Australian rules for automotive safety are set to change in 2018, with the new rules heavily favouring self-driving capabilities.
The Australasian New Car Assessment Program is changing the guidelines for its five-star safety rating system. Among other changes, cars will no longer be able to score a full five stars unless the vehicle in question has self-braking capabilities.
The decision from ANCAP comes as another major road safety body, the Australasian College of Road Safety, has vocally criticised the government for its lack of initiative in supporting self-driving innovations.
"Too many people see autonomous vehicles as something we'll play with in the future, but these technologies are coming into the market now," Australasian College of Road Safety president Lauchlan McIntosh said.
"We have lots of little programs happening in every state, but it should be in coordination. There was no money in the federal budget. The government has been absolutely silent."
Self-braking technology has already been shown to reduce the incidence of crashes in real-world testing by almost 40%.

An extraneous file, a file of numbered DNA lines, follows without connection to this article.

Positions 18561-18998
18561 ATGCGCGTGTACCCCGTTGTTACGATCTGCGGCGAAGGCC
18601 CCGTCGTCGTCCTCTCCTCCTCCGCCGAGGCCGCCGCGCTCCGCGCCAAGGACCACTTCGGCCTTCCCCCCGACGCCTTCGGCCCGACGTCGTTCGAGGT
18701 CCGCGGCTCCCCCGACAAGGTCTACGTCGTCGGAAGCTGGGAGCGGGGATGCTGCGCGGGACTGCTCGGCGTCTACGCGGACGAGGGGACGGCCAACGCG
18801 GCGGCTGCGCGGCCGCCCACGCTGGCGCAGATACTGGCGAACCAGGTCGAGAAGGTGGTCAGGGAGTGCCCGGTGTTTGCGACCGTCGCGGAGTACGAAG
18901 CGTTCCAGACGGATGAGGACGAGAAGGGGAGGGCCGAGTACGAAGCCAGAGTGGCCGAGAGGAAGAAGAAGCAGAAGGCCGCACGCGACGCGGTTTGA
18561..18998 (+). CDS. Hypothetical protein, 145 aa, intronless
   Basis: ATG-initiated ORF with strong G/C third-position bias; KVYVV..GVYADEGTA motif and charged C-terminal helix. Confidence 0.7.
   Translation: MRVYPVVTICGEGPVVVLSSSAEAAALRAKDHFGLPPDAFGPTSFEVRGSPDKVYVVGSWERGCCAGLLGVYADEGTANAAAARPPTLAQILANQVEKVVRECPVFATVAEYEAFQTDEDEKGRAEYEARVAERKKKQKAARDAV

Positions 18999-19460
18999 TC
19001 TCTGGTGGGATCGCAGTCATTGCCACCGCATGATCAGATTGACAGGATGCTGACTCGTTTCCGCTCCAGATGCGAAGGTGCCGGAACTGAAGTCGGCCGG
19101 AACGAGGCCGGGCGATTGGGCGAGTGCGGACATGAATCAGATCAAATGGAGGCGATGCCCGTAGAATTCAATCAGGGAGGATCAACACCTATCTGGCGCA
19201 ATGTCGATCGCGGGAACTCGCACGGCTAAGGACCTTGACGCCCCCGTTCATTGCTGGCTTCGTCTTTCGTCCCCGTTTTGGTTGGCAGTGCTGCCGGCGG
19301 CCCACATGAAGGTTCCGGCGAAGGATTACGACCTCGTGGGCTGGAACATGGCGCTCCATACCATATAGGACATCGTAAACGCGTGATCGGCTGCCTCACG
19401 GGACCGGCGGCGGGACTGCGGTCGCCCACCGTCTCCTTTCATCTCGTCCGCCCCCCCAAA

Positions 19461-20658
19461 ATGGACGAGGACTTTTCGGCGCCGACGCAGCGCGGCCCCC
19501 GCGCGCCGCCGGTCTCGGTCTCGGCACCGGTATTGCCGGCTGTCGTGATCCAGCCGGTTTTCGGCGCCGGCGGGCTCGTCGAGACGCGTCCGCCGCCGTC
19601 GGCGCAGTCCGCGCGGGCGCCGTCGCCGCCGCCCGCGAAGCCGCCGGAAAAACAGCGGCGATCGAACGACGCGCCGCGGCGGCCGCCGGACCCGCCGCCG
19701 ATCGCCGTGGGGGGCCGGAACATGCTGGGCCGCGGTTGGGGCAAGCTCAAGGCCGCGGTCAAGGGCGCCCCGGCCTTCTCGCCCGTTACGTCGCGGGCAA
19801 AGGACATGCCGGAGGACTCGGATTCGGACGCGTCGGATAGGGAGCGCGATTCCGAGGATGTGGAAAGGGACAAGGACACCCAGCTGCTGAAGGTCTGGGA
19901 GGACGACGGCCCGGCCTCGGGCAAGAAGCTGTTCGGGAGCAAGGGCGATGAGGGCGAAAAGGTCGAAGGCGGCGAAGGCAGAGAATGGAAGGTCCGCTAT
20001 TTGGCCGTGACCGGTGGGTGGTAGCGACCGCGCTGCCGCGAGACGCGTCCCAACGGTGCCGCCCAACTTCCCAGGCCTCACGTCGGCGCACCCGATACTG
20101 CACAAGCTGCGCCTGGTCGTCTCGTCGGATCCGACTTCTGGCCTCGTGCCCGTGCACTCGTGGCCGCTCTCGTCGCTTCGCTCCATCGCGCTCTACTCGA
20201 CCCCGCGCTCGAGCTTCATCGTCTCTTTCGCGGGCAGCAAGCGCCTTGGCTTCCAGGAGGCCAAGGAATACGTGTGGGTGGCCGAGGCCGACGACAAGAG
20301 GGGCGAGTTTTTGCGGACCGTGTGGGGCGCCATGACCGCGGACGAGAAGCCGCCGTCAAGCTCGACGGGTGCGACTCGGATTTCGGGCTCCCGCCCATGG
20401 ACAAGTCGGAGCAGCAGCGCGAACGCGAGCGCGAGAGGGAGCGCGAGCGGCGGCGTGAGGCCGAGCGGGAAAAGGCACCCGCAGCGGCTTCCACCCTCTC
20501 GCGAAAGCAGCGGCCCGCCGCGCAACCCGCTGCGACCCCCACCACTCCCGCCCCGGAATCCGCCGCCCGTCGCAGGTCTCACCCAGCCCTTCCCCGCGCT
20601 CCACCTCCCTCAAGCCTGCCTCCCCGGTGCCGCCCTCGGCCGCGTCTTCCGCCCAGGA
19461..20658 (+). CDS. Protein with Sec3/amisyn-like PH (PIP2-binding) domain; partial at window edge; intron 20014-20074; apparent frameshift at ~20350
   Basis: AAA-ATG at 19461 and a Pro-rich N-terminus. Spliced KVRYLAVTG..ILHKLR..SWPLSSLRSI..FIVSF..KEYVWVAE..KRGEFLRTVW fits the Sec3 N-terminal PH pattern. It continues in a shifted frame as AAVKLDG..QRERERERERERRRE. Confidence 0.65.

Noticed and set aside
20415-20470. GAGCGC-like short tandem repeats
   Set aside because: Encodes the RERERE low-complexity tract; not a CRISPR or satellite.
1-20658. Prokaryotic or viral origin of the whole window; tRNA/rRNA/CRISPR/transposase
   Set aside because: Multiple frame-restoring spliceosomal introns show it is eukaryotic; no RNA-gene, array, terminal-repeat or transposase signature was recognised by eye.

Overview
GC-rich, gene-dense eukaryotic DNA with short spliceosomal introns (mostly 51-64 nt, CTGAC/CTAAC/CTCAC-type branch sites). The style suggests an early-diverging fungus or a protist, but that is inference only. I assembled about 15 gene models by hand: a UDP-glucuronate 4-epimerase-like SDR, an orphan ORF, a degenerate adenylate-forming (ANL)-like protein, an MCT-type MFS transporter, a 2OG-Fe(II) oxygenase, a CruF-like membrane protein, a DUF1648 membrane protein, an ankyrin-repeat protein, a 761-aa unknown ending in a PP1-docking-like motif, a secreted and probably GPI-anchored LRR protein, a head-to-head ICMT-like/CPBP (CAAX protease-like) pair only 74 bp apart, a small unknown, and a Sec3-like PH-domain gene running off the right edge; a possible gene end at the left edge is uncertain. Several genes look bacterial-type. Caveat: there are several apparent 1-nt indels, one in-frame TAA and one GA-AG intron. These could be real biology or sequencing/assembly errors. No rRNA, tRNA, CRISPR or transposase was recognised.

Further testing is set to be streamlined as well, with promising results coming from the University of Michigan, where researchers have found a way to evaluate self-driving capabilities far faster than before. Current testing capabilities do not produce the amount of data needed to be confident in self-driving safety.
“Even the most advanced and largest-scale efforts to test automated vehicles today fall woefully short of what is needed to thoroughly test these robotic cars,” Huei Peng, director of Mcity and the Roger L. McCarthy Professor of Mechanical Engineering at Michigan, said.
Their new accelerated evaluation process breaks down difficult real-world driving situations into components that can be tested or simulated repeatedly.
With the accelerating rollout of self-driving cars in Australia, and the rapidly increasing number of companies that are investing in the technology, it appears our regulation may finally be catching up.